It's never easy to stand there with a light in the dark. But, as with most things in life, it is easier when you have friends. It is easier when you have power. It is easier when you have less to lose, or at least stood directly in front of what you have to lose. To stand there alone, on your self, unsure why you're doing it except it needs done and nobody else seems to be doing it?

To do that and, while doing so, have all your faith in the present moment taken away and to keep standing there doing what you can? Nobody will ever know. Nobody will ever thank you. The only reason to do it is to stay you. To stay Vimes. To stay the Vimes that has a family and all the good things, true, but ultimately, to stay himself.

That is heroism. 

All this came from a man who a bare six books earlier waited to see if his new recruit got his head kicked in inside The Mended Drum, and who was probably below the meanest beggar in the gutter in terms of social status.

There's no arc like it that I know of. And the best part? That could be any person. Vimes had no magic. There was no prophecy. Nobody came after him with death in their eyes to make him act. He chose to. He chose to say "this is how it should be and to hell with anything else". I love the unreality of fantasy but for all the fantastical people and things Vimes meets, his core story is as human as it gets. It's not just wonderful to read, it's inspiring.

Now that is my truth and any who know a better, tell me yours. But I hope I've demonstrated why Vimes is so important to so many, and why his story is one of the most compelling in fiction, and why he deserves better than what's going to come. 

Hopefully that'll be put right some day. After all, if Sherlock can have a million adaptations, surely Sam Vimes can have a few?

Saturday 10 October 2020

The most damning flaw in The Watch trailer

The first time I saw the trailer for The Watch, the TV show now described as "based on" Sir Pterry's books and rapidly becoming the most unpopular adaption in SFF before it is even aired, I simply asked the person posting it why they posted something that didn't exist.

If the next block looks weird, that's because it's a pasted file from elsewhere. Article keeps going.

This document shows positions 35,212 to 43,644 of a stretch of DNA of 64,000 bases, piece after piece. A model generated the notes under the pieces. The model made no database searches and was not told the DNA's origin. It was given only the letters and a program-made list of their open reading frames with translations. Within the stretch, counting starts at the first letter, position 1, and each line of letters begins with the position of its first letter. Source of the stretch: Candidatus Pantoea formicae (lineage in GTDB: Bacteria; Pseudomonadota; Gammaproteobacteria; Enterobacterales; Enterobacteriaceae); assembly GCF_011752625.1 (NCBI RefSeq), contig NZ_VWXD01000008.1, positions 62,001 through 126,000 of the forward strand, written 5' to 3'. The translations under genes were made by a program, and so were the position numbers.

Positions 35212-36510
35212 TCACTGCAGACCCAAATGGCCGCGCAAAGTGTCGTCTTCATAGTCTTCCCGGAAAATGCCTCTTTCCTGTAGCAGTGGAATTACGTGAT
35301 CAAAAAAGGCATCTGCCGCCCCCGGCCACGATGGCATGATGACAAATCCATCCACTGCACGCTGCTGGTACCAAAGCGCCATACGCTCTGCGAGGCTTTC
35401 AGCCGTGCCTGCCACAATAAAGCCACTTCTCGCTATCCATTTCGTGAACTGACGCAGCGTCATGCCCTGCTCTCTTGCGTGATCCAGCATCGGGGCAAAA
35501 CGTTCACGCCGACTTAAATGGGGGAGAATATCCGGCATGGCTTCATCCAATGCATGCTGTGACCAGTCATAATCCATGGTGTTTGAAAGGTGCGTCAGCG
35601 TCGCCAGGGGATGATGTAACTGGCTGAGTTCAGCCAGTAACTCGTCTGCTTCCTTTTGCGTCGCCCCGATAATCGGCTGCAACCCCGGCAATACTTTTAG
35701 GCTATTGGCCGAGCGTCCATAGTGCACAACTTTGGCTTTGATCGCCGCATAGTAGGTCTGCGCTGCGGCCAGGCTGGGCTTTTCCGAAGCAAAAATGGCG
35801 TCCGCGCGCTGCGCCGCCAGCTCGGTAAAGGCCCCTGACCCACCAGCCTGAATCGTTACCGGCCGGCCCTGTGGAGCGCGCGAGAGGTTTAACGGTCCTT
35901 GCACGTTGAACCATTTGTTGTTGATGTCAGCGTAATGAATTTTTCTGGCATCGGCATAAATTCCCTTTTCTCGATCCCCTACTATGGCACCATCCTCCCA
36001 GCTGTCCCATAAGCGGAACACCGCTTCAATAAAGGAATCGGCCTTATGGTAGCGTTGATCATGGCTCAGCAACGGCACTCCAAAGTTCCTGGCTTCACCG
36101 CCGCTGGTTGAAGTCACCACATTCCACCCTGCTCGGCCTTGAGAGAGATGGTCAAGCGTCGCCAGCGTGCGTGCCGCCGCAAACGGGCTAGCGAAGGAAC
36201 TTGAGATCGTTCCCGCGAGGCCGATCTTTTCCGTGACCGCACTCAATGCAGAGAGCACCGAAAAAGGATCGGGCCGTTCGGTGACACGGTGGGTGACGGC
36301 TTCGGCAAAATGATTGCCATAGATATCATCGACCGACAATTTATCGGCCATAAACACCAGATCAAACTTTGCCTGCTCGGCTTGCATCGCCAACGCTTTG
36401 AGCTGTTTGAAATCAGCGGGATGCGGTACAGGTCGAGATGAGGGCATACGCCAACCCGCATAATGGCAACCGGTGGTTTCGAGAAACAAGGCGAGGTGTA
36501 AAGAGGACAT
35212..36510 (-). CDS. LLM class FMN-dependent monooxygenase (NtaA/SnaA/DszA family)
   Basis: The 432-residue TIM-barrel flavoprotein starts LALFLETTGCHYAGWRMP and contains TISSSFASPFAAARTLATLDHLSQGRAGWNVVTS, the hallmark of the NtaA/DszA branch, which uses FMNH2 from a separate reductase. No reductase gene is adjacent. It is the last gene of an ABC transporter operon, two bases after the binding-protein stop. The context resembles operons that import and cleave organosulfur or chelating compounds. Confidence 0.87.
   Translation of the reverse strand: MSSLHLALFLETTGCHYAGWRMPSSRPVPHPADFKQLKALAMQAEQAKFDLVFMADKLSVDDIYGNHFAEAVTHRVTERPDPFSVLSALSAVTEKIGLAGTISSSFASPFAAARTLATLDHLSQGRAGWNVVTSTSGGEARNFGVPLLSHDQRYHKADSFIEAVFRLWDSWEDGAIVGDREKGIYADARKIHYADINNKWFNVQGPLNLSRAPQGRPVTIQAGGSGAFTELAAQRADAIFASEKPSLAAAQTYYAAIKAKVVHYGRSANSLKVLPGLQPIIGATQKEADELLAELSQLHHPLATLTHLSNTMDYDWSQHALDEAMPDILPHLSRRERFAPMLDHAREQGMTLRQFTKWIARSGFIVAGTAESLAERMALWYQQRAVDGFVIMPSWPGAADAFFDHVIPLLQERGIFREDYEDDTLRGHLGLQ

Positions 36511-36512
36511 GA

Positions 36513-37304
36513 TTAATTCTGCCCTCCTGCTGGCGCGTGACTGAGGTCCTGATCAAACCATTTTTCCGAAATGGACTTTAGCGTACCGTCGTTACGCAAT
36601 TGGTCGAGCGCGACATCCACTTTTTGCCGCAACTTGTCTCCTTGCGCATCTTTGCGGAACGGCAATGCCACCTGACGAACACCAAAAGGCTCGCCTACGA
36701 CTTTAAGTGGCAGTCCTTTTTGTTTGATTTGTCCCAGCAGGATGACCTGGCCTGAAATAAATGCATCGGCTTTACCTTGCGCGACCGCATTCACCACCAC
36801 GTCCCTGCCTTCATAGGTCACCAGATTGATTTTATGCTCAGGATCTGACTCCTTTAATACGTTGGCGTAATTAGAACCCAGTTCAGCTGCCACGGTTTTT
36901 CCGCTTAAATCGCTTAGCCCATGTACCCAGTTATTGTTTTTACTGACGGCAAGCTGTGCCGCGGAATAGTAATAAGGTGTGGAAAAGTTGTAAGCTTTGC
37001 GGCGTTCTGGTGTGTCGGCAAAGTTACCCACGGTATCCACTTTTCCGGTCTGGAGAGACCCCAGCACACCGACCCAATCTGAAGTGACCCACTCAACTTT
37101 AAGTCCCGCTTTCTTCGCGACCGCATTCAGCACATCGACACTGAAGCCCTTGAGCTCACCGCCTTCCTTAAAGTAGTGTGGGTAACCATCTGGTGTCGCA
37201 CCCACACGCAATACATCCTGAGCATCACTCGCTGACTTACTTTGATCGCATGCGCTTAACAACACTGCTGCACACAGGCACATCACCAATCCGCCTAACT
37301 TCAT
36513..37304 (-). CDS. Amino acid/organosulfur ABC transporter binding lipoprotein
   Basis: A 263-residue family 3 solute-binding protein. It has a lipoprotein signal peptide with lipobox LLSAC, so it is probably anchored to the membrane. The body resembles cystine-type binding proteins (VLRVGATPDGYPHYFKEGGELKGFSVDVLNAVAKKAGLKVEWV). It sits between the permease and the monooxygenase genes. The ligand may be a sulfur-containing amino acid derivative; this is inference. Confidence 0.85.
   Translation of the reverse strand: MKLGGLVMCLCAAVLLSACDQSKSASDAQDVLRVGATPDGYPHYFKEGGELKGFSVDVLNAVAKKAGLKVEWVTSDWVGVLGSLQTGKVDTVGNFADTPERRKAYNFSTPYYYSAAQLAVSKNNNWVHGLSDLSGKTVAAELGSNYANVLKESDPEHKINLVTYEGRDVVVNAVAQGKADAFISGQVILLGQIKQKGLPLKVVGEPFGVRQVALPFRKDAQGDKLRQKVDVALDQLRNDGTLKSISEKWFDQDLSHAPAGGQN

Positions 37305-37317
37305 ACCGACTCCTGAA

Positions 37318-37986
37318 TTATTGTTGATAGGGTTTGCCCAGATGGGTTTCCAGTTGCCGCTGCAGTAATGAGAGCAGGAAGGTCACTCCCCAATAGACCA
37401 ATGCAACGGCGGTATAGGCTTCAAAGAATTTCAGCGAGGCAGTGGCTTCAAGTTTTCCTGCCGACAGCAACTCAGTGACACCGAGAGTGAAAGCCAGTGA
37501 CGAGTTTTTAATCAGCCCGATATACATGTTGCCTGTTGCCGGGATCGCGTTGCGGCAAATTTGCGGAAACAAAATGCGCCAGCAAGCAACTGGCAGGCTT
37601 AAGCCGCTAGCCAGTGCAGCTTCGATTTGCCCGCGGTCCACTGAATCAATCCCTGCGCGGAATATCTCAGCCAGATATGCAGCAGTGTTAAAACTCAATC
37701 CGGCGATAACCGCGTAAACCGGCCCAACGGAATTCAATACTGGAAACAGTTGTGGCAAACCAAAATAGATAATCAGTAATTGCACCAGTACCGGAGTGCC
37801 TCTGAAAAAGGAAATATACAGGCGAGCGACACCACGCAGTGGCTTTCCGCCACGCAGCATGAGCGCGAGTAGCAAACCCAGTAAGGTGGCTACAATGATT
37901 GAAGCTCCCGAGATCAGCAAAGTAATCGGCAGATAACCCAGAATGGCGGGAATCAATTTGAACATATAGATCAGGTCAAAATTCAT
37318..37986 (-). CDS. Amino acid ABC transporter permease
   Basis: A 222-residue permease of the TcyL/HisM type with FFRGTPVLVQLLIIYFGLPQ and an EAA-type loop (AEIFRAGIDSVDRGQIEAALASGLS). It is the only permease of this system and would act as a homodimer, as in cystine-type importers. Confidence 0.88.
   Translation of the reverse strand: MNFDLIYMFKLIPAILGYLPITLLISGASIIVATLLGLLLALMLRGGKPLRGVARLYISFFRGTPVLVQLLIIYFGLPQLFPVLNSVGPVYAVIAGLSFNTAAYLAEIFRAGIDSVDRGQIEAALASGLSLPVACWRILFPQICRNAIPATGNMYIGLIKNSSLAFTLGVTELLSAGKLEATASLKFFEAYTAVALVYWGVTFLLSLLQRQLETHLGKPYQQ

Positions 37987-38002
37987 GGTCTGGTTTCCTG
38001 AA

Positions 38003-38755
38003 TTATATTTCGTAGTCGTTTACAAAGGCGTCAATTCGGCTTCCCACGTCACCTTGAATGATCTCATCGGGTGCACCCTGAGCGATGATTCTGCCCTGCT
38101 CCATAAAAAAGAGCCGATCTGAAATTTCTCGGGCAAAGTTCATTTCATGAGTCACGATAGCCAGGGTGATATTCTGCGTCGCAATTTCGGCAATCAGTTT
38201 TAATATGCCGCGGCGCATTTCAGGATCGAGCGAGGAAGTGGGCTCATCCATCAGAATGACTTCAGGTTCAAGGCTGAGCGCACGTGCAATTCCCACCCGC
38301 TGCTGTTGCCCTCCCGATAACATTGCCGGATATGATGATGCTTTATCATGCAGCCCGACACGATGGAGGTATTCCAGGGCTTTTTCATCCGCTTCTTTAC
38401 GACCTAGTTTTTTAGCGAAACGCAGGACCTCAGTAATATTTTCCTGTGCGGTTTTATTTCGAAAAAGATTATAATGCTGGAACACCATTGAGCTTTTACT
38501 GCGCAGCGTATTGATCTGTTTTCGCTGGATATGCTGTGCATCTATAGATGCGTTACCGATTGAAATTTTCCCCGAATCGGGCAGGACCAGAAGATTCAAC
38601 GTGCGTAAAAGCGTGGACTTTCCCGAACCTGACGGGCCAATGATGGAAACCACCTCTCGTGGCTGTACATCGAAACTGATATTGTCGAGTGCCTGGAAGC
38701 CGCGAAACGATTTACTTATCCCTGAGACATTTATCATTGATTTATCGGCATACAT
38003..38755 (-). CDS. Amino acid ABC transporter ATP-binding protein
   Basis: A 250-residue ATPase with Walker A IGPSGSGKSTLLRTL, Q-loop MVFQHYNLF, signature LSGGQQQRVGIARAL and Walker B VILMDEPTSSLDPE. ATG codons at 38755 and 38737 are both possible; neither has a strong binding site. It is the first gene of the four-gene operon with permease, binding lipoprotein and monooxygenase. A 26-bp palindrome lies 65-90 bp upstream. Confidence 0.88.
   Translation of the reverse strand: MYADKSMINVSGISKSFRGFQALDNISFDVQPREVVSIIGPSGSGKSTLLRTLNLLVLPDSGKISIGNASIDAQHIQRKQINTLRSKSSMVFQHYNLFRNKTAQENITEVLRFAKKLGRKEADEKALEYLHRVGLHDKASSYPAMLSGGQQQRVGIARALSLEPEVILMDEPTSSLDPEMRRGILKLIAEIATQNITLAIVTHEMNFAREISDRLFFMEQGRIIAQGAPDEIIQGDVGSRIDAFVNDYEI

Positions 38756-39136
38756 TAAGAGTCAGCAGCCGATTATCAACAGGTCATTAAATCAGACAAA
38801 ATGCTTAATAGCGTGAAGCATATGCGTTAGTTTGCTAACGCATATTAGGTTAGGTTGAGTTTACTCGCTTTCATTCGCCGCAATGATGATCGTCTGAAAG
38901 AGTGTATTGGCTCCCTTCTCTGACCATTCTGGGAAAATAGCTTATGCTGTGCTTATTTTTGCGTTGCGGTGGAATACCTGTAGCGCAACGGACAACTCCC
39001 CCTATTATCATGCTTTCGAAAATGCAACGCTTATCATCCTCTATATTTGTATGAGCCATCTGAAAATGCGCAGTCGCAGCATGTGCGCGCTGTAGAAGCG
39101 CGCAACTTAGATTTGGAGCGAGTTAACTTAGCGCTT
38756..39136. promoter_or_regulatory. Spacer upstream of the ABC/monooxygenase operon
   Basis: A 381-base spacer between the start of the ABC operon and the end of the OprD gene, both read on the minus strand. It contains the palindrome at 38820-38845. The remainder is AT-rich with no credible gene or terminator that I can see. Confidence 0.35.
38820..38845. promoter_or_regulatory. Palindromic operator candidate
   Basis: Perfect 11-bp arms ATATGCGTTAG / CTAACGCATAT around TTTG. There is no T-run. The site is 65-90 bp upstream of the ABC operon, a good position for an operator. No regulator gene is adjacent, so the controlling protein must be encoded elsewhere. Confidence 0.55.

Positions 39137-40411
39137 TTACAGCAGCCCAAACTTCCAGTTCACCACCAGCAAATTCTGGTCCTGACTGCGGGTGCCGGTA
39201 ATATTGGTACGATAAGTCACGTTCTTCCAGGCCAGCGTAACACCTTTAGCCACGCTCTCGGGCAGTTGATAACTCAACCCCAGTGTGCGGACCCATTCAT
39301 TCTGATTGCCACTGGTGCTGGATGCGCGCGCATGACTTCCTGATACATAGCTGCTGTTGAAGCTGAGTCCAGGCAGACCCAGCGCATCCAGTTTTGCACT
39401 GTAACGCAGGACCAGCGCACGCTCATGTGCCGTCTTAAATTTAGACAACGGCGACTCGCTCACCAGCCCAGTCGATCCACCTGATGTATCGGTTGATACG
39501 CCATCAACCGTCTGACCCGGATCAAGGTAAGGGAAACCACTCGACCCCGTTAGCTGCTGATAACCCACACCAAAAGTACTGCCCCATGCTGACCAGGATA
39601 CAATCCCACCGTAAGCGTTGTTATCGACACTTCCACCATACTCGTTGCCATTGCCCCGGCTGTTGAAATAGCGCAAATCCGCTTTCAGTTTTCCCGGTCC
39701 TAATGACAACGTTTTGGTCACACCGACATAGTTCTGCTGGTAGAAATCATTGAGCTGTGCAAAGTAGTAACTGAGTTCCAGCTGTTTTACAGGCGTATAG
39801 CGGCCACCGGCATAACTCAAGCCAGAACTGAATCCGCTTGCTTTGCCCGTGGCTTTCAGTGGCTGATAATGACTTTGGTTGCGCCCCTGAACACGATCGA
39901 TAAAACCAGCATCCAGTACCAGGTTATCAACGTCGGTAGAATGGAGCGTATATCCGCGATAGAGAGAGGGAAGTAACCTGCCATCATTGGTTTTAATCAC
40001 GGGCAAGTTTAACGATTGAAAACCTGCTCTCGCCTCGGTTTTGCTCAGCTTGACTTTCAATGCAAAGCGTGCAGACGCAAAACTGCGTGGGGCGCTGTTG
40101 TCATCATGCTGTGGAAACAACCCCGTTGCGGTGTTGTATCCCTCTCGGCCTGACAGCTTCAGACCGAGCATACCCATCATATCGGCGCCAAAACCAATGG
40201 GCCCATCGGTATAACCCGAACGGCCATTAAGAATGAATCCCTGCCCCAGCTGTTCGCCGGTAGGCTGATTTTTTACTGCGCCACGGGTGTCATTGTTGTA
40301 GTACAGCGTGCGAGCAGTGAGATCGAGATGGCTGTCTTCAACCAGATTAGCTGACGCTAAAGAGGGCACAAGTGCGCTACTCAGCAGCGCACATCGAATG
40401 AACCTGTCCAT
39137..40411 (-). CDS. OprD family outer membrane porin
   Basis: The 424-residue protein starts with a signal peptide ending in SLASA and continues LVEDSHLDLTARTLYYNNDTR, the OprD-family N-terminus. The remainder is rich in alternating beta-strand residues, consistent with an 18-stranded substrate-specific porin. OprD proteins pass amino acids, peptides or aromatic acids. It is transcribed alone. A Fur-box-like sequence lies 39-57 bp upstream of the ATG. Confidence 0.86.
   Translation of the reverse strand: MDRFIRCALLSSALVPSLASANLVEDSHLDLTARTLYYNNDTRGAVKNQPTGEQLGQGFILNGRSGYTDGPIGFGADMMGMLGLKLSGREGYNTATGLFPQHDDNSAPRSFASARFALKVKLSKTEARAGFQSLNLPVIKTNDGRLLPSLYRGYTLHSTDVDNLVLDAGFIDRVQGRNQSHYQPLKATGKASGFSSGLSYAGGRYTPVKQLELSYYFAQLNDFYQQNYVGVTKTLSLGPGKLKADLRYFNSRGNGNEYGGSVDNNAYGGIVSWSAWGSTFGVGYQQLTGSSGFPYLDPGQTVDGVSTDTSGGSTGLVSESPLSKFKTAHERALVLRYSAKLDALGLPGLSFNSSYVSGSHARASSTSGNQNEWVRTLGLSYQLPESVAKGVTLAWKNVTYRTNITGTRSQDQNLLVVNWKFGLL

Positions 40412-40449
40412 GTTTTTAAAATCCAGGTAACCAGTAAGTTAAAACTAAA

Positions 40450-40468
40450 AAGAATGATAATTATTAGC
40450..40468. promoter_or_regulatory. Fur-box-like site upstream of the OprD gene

Being stupid, I relented from this policy at a later date.

At this point - and mildly hypocritically as I'm writing a whole damn article about it - I'd suggest to my fellow Discworld fans that this adaption is given up for dead and we cease to talk about it. We get to cease annoying ourselves; those who are interested get to cease being annoyed by us; and the less oxygen we give it, the more likely it is to fail. I know some of us are still holding out hope and don't want it to fail but I don't think that's particularly rational, unless they are interested in it in its own right and can divorce it from all idea of Discworld and Ankh-Morpork. When you get home from the shops and discover you picked up a package saying milk chocolate rather than dark chocolate, you don't open it up in the hope it might be dark chocolate after all. We've seen the packaging for The Watch and unless they're so incredibly incompetent they can't advertise their own show correctly, we know what's inside.

I do however want to point to one brief moment that convinced me this show really is beyond all redemption as a Discworld show. We've all known it'll look utterly different from a Discworld show, with a number of character changes, but that didn't mean it couldn't get Discworld on the inside. If one can be a witch with an apple-corer rather than a runic knife, then you can have Discworld with a bunch of changes.

But consider this exchange from the trailer:

Not-Vetinari: "Vimes. You will officially cease to pursue any further inquiry."
Not-Vimes: "Is this one of those situations where you want me to do the exact opposite of what you just told me to do?"
Not-Vetinari: "I don't know Vimes. Is it?"

Now. All Discworld fans know that Vetinari does frequently forbid Vimes from doing something precisely because Vetinari wants Vimes to look into it as fully as possible. This is made most clear in Men-At-Arms, after Vimes' first wall punching:

"The last thing you needed was some Watchman blundering around upsetting things, like a loose…a loose…a loose siege catapult.


Vimes seemed in a suitable emotional state. With any luck, the orders would have the desired effect…"

However, the point of this technique is it works because Vimes doesn't know about it. The point is that Vimes fumes and gets angry, and then goes after the case with a mix of righteous anger, slight fearful knowledge that he needs results if he's disobeying direct orders, and more righteous anger.

The fact that Vimes doesn't really fully grasp Vetinari's methods - he starts getting an inkling in Jingo, the series' fourth book, and by Thud, the series' seventh, he recognises when he's been upsetting Vetinari because of something 'that felt like one of his games' - is central to Vimes' character. He's simply not that bright - a fact pointed out a few times - with his qualities as a detective being sheer bloody-minded determination fueled by anger. As Vetinari notes in Guards!Guards!, he needs Vimes and that anger as a tool, and doesn't want to tinker with it too much.

As for Vetinari's character, it is vital to his that he hardly ever acknowledges his manipulation. If challenged he acts shocked, he denies, he changes the subject, finds a weak point to ensure the subject of the manipulation accepts the manipulation.